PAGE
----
Fuller currently owns and operates his own real estate development company, Fulco Development, which is based in Norfolk.[6] His company is currently working on development projects in the Hampton Roads region.[12] He has also donated his time as an assistant football coach for Frank W. Cox High School in Virginia Beach.[17] In 2011, Fuller became a radio commentator for the Virginia Destroyers UFL team.


  1. ^ a b c Robinson, Tom. You can go home again; Just ask William Fuller, The Virginian-Pilot, March 28, 1996, accessed February 26, 2007.
  2. ^ a b c William Fuller, espn.com, accessed March 12, 2009.
  3. ^ All-America Julius Peppers, cstv.com, accessed April 30, 2007.
  4. ^ a b c d William Fuller, chargers-stats.com, accessed February 27, 2007. Archived September 27, 2007, at the Wayback Machine
  5. ^ a b c "ACC Announces 50th Anniversary Football Team". National Football Foundation. July 23, 2002. Retrieved April 30, 2007.
  6. ^ a b c d e f The Class of 2004: William Fuller, virginiasportshalloffame.com, accessed March 4, 2007. Archived September 28, 2007, at the Wayback Machine
  7. ^ a b c d William Fuller, sportingnews.com, accessed February 26, 2007.
  8. ^ a b c d e f William Fuller Archived 2007-02-07 at the Wayback Machine, databasefootball.com, accessed February 26, 2007.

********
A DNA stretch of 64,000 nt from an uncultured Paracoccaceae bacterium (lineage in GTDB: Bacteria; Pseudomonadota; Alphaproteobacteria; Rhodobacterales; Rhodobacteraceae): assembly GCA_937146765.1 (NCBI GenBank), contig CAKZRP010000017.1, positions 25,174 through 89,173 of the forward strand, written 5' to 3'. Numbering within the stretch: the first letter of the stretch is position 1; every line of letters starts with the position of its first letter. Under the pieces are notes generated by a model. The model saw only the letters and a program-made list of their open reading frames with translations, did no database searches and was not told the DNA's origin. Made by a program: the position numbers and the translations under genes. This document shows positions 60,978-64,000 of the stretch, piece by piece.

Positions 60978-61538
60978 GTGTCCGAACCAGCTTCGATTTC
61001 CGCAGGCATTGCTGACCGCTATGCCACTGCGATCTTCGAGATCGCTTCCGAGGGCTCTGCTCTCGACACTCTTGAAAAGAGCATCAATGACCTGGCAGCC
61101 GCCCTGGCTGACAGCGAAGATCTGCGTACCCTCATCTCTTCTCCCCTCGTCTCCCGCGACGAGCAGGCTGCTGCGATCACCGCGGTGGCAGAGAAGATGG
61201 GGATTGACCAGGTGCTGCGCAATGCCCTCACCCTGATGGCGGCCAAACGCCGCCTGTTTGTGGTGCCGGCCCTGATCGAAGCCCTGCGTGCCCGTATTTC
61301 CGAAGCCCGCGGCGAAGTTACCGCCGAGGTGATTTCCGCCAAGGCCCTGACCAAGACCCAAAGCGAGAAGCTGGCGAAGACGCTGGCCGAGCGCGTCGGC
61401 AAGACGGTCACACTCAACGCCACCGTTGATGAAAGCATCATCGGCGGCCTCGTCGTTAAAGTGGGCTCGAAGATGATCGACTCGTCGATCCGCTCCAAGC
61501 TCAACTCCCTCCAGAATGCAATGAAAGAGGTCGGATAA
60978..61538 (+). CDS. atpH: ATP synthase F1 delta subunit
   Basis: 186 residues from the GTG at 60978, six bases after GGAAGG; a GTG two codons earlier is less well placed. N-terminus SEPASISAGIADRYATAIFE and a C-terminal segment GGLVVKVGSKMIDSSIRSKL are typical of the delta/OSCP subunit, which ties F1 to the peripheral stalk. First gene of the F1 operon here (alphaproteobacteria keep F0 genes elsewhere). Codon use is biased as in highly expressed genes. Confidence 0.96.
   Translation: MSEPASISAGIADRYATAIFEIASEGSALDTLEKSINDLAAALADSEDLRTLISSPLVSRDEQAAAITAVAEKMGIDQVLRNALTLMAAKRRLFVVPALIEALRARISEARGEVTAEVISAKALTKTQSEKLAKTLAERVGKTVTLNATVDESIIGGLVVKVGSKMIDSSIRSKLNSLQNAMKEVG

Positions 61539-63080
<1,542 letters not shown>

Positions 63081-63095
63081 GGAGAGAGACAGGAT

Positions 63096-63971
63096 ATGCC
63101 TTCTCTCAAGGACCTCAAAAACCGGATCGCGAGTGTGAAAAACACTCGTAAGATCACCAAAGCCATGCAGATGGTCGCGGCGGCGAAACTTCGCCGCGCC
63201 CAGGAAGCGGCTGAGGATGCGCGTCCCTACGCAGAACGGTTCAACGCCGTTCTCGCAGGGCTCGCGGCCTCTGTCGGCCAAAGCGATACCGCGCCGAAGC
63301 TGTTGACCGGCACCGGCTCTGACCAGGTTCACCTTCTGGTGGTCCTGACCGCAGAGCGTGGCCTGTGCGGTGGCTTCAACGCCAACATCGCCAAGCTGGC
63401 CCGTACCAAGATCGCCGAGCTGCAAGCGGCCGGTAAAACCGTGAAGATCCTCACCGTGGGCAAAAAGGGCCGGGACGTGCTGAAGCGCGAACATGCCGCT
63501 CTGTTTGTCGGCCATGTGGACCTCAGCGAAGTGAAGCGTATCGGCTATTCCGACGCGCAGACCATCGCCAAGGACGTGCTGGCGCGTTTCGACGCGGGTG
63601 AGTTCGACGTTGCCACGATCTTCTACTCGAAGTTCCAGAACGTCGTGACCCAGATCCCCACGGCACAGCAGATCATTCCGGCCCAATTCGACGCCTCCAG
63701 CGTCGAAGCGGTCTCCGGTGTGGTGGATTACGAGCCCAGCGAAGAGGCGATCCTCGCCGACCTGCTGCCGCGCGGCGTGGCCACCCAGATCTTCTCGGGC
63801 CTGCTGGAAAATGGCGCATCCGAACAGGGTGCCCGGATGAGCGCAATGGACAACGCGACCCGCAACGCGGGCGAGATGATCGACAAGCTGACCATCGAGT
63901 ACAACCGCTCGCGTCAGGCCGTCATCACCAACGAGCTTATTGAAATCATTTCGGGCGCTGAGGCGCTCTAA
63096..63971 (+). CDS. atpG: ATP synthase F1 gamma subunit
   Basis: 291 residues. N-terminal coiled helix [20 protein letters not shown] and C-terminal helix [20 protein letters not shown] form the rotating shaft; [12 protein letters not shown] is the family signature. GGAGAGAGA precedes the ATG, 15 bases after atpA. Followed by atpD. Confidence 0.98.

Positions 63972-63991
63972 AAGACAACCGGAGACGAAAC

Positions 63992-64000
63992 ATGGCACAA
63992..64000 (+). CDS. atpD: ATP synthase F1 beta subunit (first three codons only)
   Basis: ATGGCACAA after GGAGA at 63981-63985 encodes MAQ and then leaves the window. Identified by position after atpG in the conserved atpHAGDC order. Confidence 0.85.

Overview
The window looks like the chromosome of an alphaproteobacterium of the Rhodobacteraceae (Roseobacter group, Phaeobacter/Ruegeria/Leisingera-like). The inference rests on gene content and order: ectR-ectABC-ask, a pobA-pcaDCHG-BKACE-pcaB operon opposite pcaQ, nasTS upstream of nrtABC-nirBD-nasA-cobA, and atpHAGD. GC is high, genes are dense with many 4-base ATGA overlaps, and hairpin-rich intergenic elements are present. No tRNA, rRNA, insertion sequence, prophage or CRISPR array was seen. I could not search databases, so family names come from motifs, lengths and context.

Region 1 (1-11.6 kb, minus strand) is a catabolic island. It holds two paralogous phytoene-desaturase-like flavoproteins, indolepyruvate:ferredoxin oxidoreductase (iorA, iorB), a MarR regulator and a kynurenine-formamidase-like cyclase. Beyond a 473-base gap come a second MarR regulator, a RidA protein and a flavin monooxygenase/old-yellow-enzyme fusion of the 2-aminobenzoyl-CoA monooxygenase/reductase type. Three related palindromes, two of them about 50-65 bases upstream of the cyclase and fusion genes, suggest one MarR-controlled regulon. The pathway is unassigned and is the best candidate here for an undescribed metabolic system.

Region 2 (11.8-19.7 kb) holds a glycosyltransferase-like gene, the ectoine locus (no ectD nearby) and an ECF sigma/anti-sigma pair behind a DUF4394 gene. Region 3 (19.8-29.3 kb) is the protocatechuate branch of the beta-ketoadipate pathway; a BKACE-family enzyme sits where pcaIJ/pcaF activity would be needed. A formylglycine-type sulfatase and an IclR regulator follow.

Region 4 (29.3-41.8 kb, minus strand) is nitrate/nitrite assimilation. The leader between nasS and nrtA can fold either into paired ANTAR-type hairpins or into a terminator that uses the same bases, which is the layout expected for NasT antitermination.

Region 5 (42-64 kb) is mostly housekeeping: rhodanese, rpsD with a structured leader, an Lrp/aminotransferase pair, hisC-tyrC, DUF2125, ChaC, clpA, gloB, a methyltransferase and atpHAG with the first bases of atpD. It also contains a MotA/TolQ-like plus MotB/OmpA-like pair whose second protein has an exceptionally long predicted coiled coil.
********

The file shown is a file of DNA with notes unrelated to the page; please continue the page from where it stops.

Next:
9. ^ McClain, John. Oilers' Fuller certain this will be his year, The Houston Chronicle, August 7, 1989, accessed April 2, 2007.
  10. ^ McClain, John. Sack man/William Fuller setting pace for improved Oiler defense, The Houston Chronicle, September 4, 1988, accessed April 2, 2007.
  11. ^ 1991 NFL Sacks, jt-sw.com, accessed April 30, 2007.
  12. ^ a b c Kravitz, Gary. Where Are They Now: DE William Fuller, philadelphiaeagles.com, December 17, 2004, accessed April 2, 2007. Archived March 17, 2006, at the Wayback Machine
  13. ^ William Fuller Career notes, espn.com, accessed March 12, 2009.
    *Eagles Timeline, philadelphiaeagles.com, accessed February 27, 2007.
  14. ^ King, Peter. Inside the NFL: Dispatches, sportsillustrated.cnn.com, November 19, 1997, accessed February 26, 2007.
  15. ^ All time leaders: sacks, espn.com, accessed February 26, 2007.
  16. ^ a b c Ducibella, Jim. Injury only compounds Fuller's season of grief, The Virginian-Pilot, October 15, 1995, accessed February 26, 2007.
  17. ^ Krumrie, Matt. "Just" Coach Fuller, nflhs.com, accessed April 30, 2007. Archived September 27, 2007, at the Wayback Machine